In 1953, much railroad freight is LCL (Less-than-Carload-Lot) and most towns had provision for handling these smaller shipments. In the case of a large market town like St. George a free-standing freight house was often the answer. There are a number of freight customers in town that ship smaller consignments such as the busy Green Mountain Basket Co. Piano stools, crutches and furniture made locally often go out as LCL. The lumber and feed store receives bagged feed and lumber by the car load but products such as paint, fencing and appliances might come to the freight house as LCL. Railway express shipments, on the other hand, are handled at the express annex in the passenger station.
The St. George freight house is based on one described in an article in Dec71 RMC by former MR editor Paul Larson for his O scale CMR&P. Modeled after a freight house built in the late 1890s on the St. Louis, Keokuk & Northwestern (CB&Q) at Louisiana, MO, it’s the perfect size for St. George. The design is archetypal railroady. I built the model pretty much as drawn.
Thinking it would be more common for New England, I thought of substituting clapboards for the board and batten siding in the plan. But the other day, while over in B&M Mogul country in Goffstown, NH, what did I see but the old freight house sheathed in board and batten!
Paul built his O scale model from Northeastern basswood and Grandt Line windows. But Northeastern doesn’t carry the board and batten siding in a suitable spacing anymore. I’m favoring styrene these days anyway but as it ends up Evergreen doesn’t carry appropriate sized board and batten siding either (they used to — my Monson Jct. freight house is built from it). One night, at the stroke of midnight, the ghost of Al Armitage appeared and encouraged me to suck it up and build my own board and batten siding. The next day, I was at the workbench laying down the battens by hand.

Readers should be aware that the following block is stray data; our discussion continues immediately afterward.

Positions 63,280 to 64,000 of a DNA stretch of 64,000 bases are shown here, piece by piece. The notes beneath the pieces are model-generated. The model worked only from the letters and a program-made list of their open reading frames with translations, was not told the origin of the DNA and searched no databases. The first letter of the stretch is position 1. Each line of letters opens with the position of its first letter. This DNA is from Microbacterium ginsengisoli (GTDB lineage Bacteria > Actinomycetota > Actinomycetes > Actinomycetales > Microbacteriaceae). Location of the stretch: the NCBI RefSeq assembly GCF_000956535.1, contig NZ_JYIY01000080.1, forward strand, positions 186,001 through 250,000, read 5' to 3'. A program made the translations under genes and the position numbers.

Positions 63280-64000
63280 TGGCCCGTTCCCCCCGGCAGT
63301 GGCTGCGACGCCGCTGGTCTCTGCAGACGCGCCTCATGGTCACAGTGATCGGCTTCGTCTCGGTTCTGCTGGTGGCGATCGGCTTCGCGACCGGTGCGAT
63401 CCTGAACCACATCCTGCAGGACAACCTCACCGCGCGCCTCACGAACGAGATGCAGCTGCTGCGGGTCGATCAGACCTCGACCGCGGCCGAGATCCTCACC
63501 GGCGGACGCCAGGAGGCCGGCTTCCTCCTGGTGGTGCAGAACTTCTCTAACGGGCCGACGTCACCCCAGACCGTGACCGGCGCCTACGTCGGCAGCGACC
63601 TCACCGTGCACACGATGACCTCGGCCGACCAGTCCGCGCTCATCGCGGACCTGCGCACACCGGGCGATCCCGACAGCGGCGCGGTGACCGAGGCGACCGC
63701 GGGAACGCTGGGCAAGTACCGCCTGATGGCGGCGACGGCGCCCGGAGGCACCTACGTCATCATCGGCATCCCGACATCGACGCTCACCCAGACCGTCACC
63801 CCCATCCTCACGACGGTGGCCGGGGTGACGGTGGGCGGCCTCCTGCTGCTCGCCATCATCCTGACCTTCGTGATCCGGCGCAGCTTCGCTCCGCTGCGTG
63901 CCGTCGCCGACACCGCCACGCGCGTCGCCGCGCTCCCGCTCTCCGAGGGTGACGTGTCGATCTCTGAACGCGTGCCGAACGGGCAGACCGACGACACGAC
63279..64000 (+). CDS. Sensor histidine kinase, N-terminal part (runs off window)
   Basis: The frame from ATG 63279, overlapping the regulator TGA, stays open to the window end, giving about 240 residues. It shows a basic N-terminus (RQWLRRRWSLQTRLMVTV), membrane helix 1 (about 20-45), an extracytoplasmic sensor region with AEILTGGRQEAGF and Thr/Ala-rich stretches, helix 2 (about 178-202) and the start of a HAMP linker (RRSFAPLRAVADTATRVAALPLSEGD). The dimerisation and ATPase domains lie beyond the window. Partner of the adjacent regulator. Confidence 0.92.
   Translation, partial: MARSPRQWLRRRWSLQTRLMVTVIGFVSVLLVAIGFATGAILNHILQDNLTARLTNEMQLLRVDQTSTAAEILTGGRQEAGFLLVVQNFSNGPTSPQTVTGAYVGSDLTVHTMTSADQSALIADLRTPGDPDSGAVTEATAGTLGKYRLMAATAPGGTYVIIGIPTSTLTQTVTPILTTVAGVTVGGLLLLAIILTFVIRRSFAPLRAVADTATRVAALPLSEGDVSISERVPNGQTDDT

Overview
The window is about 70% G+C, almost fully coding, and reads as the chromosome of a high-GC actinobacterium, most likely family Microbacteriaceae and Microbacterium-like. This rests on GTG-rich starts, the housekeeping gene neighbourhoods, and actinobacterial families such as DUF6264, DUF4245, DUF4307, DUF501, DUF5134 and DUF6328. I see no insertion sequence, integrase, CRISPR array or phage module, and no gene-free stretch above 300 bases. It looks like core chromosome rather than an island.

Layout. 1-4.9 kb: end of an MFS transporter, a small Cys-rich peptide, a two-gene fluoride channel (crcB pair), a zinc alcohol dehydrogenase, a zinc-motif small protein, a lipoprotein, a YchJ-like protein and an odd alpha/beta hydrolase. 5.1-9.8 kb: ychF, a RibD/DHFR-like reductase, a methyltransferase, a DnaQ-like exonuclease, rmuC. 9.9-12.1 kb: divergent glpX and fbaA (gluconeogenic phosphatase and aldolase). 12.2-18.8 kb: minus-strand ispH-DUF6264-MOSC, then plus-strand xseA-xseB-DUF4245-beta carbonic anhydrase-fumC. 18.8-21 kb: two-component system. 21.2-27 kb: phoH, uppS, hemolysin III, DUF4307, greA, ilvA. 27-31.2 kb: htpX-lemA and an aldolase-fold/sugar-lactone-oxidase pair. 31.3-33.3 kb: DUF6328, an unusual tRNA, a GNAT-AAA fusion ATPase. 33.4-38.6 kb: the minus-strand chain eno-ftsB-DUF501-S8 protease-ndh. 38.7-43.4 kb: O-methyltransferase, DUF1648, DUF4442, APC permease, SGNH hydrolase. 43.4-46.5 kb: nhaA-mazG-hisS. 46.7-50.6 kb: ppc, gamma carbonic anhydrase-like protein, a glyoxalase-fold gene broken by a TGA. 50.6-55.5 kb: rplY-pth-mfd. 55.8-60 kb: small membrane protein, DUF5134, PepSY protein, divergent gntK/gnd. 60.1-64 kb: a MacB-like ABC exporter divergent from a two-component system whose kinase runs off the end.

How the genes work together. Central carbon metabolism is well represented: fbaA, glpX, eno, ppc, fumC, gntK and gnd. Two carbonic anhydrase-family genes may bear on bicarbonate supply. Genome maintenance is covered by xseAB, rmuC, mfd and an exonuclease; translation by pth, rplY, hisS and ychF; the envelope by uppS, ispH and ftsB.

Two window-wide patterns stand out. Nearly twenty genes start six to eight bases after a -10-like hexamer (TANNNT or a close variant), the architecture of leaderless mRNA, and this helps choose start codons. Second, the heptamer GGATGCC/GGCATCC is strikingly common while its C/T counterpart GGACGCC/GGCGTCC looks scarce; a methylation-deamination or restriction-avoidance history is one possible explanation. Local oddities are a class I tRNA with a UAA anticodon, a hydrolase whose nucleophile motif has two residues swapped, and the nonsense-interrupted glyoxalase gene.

It’s a large building about 28″ in length including the loading dock. The 4′ foundation raises the structure to an imposing height. Along with the passenger station it’s going to dominate the scene.
The base material for the structure is #40 styrene sheet. You can get it in large sheets if you ask around which alleviates the need to splice up the long sides. I cut out all of the openings for doors and windows first and then laid up the battens cut from #20 by #40 styrene strips. The 1″ by 12″ weather boards around the foundation are represented by #20 by #250 styrene strips cemented directly to the base layer. They enclose what would be an open foundation of brick pillars. The chimney comes from Bar Mills. I also used part of one as a foundation pillar where the weather boards have gone missing.